Slow Travel Berlin

SLOW TRAVEL BERLIN A Time to Love and a Time to Die, VeneKlasen/Werner, 7pm Douglas Sirk’s 1958 movie, “A Time to Love and a Time to Die,” was based on the novel of the same name by German writer Erich Maria Remarque, “Zeit zu leben und Zeit zu sterben.” Not unlike some of Remarque’s other books, the theme is war, specifically World War II, and the story takes place on the Eastern Front in Nazi Germany. The plot-line features the Nazi soldier Ernst Graber, who falls in love with a woman from his hometown, after he returns to the bombed-out city on furlough. The film features an appearance by Klaus Kinski, but be on the lookout  for Remarque’s own role in the film, as Professor Pohlmann, a man who offers to aid the couple. Though it did not win, the film was nominated in 1958 for the Golden Bear, the highest award possible at the Berlin International Film Festival. Enjoy an evening of watching the film at VeneKlasen/Werner (VW), opened in 2009 with the aim of providing a space for screenings, performances, and exhibitions. Natalye Childress VW, Rudi-Dutschke-Straße 26, 10969 Berlin; 030 81 61 60 41 8; U Kochstraße; admission: free.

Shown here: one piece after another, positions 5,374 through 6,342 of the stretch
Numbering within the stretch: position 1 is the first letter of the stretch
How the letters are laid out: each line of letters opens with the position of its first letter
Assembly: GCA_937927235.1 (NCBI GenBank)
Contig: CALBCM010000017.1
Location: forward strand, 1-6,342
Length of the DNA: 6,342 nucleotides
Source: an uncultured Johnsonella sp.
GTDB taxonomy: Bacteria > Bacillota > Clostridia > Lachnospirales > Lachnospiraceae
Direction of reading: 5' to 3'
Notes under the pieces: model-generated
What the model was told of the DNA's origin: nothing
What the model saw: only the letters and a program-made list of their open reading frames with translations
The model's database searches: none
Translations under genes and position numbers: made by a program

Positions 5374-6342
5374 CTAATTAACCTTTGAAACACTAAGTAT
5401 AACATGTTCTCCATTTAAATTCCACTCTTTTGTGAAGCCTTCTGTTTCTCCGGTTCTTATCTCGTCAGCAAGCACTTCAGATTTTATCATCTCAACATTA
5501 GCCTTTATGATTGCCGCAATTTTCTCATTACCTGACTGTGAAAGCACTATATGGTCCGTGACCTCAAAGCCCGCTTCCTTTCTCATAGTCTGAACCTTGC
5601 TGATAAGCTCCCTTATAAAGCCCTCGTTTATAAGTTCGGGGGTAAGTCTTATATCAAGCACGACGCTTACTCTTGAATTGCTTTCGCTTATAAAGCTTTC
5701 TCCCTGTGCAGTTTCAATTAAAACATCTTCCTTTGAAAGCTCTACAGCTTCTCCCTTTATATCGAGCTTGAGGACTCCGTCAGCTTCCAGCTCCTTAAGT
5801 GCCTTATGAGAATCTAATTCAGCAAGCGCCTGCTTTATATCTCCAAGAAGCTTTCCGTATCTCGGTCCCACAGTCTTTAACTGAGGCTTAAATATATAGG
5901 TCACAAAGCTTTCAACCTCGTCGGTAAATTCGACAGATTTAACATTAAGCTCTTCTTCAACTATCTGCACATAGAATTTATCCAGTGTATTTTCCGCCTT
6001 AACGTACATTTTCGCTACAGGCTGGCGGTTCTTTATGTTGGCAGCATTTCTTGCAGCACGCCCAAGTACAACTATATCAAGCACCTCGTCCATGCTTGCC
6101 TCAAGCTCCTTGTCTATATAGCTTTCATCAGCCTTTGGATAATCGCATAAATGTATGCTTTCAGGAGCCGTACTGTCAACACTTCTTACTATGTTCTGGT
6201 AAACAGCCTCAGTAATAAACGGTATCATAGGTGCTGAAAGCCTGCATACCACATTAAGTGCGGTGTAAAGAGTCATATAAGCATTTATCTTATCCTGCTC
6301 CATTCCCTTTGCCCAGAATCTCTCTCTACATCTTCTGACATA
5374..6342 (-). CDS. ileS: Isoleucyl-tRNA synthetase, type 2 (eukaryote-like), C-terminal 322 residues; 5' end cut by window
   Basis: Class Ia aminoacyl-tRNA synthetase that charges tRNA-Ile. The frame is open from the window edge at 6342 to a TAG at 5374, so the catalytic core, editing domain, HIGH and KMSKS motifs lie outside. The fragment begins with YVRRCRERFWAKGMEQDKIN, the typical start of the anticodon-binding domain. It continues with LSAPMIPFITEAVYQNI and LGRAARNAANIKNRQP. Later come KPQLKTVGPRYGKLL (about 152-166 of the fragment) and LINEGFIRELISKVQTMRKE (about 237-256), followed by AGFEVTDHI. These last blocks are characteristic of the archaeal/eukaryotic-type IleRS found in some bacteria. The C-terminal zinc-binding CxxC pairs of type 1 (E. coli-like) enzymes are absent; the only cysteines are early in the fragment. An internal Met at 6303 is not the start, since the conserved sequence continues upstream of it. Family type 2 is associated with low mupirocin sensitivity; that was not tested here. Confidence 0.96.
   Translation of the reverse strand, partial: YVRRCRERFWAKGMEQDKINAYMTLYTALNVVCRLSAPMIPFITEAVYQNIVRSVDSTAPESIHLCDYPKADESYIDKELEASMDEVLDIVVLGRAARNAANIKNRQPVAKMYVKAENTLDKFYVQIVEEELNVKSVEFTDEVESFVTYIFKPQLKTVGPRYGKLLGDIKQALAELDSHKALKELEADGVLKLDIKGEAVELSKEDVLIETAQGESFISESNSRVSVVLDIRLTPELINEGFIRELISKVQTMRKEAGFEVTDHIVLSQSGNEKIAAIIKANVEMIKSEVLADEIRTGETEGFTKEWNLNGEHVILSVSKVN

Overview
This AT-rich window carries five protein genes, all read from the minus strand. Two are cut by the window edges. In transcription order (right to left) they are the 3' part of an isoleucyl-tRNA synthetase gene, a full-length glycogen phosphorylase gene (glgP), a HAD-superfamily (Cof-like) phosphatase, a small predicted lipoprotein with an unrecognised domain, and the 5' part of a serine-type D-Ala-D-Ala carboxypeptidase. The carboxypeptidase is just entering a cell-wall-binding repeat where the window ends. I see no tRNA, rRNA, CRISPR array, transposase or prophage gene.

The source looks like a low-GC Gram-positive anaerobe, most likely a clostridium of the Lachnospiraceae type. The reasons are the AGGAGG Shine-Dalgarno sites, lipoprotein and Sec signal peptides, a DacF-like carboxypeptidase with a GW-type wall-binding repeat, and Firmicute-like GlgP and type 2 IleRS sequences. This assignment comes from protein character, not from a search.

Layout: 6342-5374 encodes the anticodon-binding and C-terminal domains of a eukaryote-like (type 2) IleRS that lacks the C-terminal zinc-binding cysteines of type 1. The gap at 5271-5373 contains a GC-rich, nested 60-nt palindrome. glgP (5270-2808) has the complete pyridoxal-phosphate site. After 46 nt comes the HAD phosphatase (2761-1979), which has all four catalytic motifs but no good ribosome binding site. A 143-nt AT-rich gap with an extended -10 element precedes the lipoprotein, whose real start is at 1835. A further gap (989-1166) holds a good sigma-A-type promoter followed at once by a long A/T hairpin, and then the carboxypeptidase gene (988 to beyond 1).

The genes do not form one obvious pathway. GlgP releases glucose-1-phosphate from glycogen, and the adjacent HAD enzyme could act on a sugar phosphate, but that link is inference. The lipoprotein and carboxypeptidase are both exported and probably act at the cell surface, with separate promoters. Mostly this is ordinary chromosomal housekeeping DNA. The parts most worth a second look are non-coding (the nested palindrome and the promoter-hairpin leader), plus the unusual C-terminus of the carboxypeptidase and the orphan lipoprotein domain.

SLOW TRAVEL BERLIN
A Time to Love and a Time to Die, VeneKlasen/Werner, 7pm

Douglas Sirk’s 1958 movie, “A Time to Love and a Time to Die,” was based on the novel of the same name by German writer Erich Maria Remarque, “Zeit zu leben und Zeit zu sterben.” Not unlike some of Remarque’s other books, the theme is war, specifically World War II, and the story takes place on the Eastern Front in Nazi Germany.

The plot-line features the Nazi soldier Ernst Graber, who falls in love with a woman from his hometown, after he returns to the bombed-out city on furlough. The film features an appearance by Klaus Kinski, but be on the lookout  for Remarque’s own role in the film, as Professor Pohlmann, a man who offers to aid the couple.

Though it did not win, the film was nominated in 1958 for the Golden Bear, the highest award possible at the Berlin International Film Festival. Enjoy an evening of watching the film at VeneKlasen/Werner (VW), opened in 2009 with the aim of providing a space for screenings, performances, and exhibitions. Natalye Childress

VW, Rudi-Dutschke-Straße 26, 10969 Berlin; 030 81 61 60 41 8; U Kochstraße; admission: free.